Often times, our first reaction to someone who wrongs us is revenge, the first prison wall of withholding forgiveness. Revenge means retaliation, or repayment.
We are harmed in three ways, representing our 3 resources of life: (1) talent — the unique person God has created us to be, (2) treasure, and (3) time. Jesus addressed all three regarding how we should let go of revenge. Jesus commanded us to let go and not hold on to revenge when any of our three resources of life are dinged by others.
We let go of revenge for an attack on our talent. Jesus taught: “If someone strikes you on the right cheek, turn to him the other also” (Matthew 5:39). A strike on the right cheek was made with the back of one’s right hand (dominant hand). The phrase “strikes you on the right cheek” was an idiomatic expression for an insult. Today, we use similar phraseology when we say, “That was a backhanded comment.” An insult is an attack on our talent — the unique person God has created us to be. In turning the other cheek, we are ignoring the insult which is a character trait of wisdom (Proverbs 12:16). We let go of the prison wall of revenge.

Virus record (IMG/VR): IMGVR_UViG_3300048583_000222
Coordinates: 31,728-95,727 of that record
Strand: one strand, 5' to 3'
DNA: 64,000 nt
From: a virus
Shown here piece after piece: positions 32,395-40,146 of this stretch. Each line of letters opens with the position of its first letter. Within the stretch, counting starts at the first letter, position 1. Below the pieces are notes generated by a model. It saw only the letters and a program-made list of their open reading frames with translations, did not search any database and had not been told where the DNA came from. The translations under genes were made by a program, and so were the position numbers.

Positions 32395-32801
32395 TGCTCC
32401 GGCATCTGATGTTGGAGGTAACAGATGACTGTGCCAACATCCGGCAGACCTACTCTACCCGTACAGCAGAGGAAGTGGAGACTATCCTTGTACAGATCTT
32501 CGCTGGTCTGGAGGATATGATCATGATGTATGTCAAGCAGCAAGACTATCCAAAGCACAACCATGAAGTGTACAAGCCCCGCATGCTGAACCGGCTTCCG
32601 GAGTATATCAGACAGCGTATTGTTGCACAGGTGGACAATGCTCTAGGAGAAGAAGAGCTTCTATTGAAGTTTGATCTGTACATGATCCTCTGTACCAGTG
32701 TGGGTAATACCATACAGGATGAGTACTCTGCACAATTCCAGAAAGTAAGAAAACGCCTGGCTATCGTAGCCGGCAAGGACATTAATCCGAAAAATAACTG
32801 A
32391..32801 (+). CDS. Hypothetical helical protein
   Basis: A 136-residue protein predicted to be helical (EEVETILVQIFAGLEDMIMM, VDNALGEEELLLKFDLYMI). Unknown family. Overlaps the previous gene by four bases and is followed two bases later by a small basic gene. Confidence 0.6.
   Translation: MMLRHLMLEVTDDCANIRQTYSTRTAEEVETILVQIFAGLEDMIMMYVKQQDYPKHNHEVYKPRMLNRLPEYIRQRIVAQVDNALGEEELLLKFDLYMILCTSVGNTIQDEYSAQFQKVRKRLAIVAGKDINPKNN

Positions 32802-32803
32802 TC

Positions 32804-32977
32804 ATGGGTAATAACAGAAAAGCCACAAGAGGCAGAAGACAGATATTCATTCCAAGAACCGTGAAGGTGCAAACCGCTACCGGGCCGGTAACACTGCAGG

We let go of revenge for an attack on our treasure. Jesus continued: “If someone wants to sue you and take your tunic, let him have your cloak as well” (Matthew 5:40). In ancient Palestine, a tunic and coat represented one’s only asset, or treasure. When our treasure is harmed, Jesus communicated that we should let go of the prison wall of revenge.
We let go of an attack on our time. Jesus concluded: “If someone forces you to go one mile, go with him two miles” (Matthew 5:41-42). Two thousand years ago, a Roman soldier was empowered with the authority to stop any person in order to be used to carry out official business. The person was charged with carrying goods or correspondence up to approximately one mile. A Persian royal post officer could do the same. This dinged the resource of one’s time. Jesus taught His disciples to go two miles, and let go of the prison wall of revenge.
Jesus commanded us to let go of the first prison wall of withholding forgiveness, the prison wall of revenge. When our resources of life (talent, treasure, or time) are taken, we are to let go because the small horizontal debts pale in comparison to these vertical debts let go of us in Christ. Besides, the resources are graciously given to us by God.